In 2006, Felton Institute and its Family Service Agency of San Francisco partnered with a pioneering group of researchers at the University of California San Francisco to review effective new approaches to schizophrenia being developed by researchers around the world that were not yet reaching patients. The partnership was formed with shared a vision of what could be done by relying upon research and the experience of other exemplary programs to guide the way. They identified five practices with proven results in treating early psychosis and wove them together into an evidence-based suite of services designed to achieve synergy from their cumulative impact. The result was Prevention and Recovery in Early Psychosis (PREP), an innovative, strengths-based treatment model for community settings launched in 2008 with a view to effectively and stably remitting schizophrenia.

PREP is funded in part through a prestigious Centers for Medicaid and Medicare Services (CMS) Innovation Fund Award. In 2014, PREP is being recognized by the National Council for Behavioral Health with a Science to Service Award for inspiring hope, leadership, and impact in mental health field. Early outcomes results show that PREP clients’ hospitalizations and emergency room visits were reduced by 70% in after one year of treatment, saving counties over $15,000 per year per client.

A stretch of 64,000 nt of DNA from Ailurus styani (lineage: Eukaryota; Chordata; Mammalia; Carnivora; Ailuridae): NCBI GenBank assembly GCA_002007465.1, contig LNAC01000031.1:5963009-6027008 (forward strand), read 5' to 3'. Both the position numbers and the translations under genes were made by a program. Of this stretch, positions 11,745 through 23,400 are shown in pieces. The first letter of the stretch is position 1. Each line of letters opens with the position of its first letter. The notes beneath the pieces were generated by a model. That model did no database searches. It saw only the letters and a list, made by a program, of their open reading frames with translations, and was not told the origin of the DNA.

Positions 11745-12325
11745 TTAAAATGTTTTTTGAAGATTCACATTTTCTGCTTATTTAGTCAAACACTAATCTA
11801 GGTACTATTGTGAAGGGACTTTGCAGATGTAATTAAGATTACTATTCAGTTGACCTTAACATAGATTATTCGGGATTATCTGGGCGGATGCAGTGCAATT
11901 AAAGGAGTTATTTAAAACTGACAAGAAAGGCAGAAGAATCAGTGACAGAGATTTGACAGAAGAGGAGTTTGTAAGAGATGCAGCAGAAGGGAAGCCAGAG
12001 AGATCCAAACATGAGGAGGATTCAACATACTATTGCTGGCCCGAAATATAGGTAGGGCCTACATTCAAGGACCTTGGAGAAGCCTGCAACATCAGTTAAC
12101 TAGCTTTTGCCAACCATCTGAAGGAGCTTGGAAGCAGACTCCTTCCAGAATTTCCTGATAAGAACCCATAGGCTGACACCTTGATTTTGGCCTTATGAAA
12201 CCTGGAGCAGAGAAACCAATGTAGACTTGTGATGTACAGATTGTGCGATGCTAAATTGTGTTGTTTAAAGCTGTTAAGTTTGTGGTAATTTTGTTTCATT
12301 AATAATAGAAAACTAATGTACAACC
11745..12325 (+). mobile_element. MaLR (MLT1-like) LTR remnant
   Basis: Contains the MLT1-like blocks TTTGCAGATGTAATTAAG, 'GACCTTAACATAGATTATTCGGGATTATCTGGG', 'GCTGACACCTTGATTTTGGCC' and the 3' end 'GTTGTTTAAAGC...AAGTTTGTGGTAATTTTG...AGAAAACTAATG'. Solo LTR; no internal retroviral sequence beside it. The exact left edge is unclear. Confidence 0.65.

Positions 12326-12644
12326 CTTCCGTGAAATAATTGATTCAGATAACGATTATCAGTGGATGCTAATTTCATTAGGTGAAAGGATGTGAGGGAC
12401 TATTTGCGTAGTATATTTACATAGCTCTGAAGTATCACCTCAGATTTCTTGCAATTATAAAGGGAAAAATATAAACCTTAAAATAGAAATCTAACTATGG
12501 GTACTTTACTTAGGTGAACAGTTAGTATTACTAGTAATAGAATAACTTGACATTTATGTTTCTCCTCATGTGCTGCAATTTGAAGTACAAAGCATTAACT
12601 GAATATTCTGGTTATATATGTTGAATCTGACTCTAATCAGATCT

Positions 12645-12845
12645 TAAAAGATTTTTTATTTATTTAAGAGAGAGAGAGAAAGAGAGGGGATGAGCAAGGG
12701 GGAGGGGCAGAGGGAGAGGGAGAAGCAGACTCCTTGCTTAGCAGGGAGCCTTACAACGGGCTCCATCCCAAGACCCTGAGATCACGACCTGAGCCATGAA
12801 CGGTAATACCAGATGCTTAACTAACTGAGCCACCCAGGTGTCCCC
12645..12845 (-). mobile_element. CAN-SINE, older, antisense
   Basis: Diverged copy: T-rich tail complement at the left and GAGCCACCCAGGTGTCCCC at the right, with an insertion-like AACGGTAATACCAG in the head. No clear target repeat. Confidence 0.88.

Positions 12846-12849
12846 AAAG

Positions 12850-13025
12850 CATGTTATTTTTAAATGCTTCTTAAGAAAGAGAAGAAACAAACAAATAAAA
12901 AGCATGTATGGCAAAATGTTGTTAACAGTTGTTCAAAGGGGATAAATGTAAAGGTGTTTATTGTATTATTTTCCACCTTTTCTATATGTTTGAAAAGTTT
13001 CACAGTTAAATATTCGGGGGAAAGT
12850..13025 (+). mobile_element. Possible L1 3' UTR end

PREP borrows from effective programs operating in England, Australia, Maine, and Oregon. Initially utilizing funding from the Gap, Wells Fargo, the Margoes Foundation, the Chicago Community Trust, and support from Felton’s annual fund. PREP is currently funded in three counties with California Mental Health Services Act funding (MHSA), including the 20% earmarked for prevention and early intervention strategies. The two remaining counties are funded through a Centers for Medicare & Medicaid Services (CMS) Health Care Innovation Awards, both counties anticipated to continue funding after the award ends.

First launched in San Francisco, PREP has provided diagnosis and assessment to over 500 individuals in five Northern and Central California Counties and treatment to over 250 individuals.  PREP is the most compre­hensive treatment program for early psychosis west of the Eastern seaboard. Felton and UCSF are now working to adapt the PREP model to treat bi-polar I (also known as manic-depression) through the BEAM program.